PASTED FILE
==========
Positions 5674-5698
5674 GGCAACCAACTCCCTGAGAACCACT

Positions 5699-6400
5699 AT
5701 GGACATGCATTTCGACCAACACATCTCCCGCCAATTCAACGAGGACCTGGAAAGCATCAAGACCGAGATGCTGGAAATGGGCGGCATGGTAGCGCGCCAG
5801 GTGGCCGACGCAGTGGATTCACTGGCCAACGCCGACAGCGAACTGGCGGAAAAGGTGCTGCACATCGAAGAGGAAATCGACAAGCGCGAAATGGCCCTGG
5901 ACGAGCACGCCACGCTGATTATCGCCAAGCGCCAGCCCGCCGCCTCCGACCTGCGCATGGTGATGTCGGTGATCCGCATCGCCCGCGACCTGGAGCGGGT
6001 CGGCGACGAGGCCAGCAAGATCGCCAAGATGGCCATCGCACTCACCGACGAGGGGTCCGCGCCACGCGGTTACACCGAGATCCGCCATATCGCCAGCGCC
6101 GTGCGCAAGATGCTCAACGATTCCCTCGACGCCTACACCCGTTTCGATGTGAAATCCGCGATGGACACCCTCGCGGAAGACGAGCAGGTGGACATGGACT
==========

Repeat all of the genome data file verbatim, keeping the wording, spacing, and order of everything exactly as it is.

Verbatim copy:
Positions 5674-5698
5674 GGCAACCAACTCCCTGAGAACCACT

Positions 5699-6400
5699 AT
5701 GGACATGCATTTCGACCAACACATCTCCCGCCAATTCAACGAGGACCTGGAAAGCATCAAGACCGAGATGCTGGAAATGGGCGGCATGGTAGCGCGCCAG
5801 GTGGCCGACGCAGTGGATTCACTGGCCAACGCCGACAGCGAACTGGCGGAAAAGGTGCTGCACATCGAAGAGGAAATCGACAAGCGCGAAATGGCCCTGG
5901 ACGAGCACGCCACGCTGATTATCGCCAAGCGCCAGCCCGCCGCCTCCGACCTGCGCATGGTGATGTCGGTGATCCGCATCGCCCGCGACCTGGAGCGGGT
6001 CGGCGACGAGGCCAGCAAGATCGCCAAGATGGCCATCGCACTCACCGACGAGGGGTCCGCGCCACGCGGTTACACCGAGATCCGCCATATCGCCAGCGCC
6101 GTGCGCAAGATGCTCAACGATTCCCTCGACGCCTACACCCGTTTCGATGTGAAATCCGCGATGGACACCCTCGCGGAAGACGAGCAGGTGGACATGGACT